McQueen begins with a macabre opening title sequence reminiscent of the TV series Hannibal; the film presents a decadently lurid series of human skulls, butterflies, and blood. And this morbid visual poetry sets the tone for the tragic story that lays ahead.
Going into the documentary I knew three things about Alexander McQueen; he was a superstar fashion designer; his style was unconventional; he died young. Co-directors Ian Bonhôte and Peter Ettedgui do a great job explaining who their subject was, how he rose to prominence, and why he mattered. The film uses archival footage – including lots of clips of McQueen speaking to the camera – and interviews with family, friends, and coworkers to paint a portrait of his personal and professional life.
I have no interest in the world of high-fashion, but I still found McQueen’s story riveting. In his youth, he was a talented artist, but a poor student and his pursuit of fashion revealed his untapped potential. He shares one story about using his unemployment wages to finance his early fashion shows. The film tells a compelling rags-to-riches tale while also serving up a dazzling feast for your eyes. The man crafted fashion collections like no one else and his runway shows were big on spectacle. He preferred elaborate sets littered with broken-down cars and dumpster fires. As for the clothes, they look like something from a dark fairy-tale. McQueen, who went on to take his own life, drew inspiration from his inner-darkness and his feelings of being an outsider.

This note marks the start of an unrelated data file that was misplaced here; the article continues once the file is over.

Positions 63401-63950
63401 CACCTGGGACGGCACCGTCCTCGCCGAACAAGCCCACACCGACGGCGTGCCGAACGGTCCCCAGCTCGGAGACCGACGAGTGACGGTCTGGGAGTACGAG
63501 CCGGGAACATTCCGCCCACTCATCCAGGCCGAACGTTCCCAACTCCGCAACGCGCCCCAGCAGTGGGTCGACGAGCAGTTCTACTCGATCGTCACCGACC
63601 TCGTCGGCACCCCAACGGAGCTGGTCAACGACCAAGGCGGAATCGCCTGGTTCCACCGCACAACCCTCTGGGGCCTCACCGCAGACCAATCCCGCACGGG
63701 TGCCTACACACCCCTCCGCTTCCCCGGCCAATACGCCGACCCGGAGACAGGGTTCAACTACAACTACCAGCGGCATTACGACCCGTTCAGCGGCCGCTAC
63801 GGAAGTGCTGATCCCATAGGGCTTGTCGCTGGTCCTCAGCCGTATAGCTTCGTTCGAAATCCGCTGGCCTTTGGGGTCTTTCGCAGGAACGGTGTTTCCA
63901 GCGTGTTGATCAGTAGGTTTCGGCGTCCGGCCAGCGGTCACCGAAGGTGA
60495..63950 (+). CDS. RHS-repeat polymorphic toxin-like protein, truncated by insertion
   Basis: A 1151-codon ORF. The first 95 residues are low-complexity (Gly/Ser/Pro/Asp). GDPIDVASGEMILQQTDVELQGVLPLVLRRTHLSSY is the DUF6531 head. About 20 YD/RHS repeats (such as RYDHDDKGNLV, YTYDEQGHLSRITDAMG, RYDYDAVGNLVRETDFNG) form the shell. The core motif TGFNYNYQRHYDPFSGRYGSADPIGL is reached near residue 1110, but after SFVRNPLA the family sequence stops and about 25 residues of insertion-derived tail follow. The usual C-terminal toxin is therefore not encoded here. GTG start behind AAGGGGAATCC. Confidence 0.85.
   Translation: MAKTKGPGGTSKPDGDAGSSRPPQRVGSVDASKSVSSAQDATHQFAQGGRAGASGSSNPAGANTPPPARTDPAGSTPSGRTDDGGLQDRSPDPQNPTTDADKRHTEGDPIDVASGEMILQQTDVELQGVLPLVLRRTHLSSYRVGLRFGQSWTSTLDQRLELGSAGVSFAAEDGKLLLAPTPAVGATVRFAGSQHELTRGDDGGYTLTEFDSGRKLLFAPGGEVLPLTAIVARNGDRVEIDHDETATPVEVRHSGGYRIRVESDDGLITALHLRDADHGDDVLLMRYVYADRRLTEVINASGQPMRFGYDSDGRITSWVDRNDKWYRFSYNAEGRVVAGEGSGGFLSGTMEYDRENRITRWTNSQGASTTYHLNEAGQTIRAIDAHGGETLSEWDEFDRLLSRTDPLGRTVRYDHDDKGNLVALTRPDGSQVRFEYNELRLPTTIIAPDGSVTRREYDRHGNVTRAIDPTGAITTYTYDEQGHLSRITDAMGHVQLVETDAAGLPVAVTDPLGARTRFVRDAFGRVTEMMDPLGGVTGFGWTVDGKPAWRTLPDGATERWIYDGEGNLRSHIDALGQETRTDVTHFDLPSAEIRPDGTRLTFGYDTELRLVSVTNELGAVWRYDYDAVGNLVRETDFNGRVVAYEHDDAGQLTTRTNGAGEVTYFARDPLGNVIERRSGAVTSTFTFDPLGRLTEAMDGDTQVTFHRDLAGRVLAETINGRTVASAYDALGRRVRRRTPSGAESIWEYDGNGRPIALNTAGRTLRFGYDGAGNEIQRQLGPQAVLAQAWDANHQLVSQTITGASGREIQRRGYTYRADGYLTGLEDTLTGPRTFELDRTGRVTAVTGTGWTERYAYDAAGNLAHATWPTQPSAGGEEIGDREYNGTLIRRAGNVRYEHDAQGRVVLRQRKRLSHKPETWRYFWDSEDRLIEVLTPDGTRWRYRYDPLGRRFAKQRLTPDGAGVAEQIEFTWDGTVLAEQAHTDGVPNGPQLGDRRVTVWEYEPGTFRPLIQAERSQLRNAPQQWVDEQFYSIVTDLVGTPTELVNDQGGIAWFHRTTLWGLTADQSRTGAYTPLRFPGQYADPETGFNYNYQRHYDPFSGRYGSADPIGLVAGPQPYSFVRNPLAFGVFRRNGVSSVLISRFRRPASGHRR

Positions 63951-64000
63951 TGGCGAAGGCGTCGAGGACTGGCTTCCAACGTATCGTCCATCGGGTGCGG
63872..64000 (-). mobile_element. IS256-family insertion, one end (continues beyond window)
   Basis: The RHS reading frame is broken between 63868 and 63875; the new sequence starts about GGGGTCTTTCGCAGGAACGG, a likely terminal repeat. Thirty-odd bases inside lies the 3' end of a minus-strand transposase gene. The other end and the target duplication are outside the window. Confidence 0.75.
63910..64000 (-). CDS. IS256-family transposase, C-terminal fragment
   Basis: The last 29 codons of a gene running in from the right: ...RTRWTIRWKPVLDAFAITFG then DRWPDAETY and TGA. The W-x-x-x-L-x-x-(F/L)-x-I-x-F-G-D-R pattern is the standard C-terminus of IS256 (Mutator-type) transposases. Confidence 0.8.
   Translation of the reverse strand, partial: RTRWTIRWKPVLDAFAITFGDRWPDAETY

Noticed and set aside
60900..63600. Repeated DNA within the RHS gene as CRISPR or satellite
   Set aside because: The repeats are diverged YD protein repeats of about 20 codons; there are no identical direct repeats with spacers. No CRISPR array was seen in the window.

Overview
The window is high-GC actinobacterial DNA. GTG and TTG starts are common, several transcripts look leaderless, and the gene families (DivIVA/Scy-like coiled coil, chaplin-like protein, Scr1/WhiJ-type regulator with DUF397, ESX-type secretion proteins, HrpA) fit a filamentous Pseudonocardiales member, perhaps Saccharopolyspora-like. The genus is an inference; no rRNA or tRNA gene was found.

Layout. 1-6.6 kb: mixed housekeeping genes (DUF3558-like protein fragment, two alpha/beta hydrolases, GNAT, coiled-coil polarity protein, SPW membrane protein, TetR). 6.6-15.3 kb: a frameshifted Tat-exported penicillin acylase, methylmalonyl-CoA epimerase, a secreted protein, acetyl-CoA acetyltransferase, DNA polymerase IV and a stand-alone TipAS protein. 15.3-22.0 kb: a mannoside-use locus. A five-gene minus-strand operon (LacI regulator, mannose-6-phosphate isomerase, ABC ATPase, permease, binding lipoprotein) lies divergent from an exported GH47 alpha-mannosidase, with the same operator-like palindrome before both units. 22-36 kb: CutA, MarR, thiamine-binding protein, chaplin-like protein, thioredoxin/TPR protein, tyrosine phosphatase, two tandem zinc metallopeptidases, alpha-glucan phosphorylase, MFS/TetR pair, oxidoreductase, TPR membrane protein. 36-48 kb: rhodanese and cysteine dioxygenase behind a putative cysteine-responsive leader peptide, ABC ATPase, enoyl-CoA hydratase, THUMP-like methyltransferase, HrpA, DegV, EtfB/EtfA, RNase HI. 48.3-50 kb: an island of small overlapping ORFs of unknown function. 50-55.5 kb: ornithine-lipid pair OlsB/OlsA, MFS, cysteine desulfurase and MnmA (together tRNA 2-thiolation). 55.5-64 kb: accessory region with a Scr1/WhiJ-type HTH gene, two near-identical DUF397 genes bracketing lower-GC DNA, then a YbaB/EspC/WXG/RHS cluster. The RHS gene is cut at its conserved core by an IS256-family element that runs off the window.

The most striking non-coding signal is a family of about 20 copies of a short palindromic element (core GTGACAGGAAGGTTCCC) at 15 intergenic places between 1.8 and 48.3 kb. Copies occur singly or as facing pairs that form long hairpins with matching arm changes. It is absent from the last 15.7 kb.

McQueen delivers an entertaining and informative story that borders on hagiography. One gets the sense that the most unflattering stories remain on the cutting room floor. The documentary should appeal to his life-long fans as well as newbies.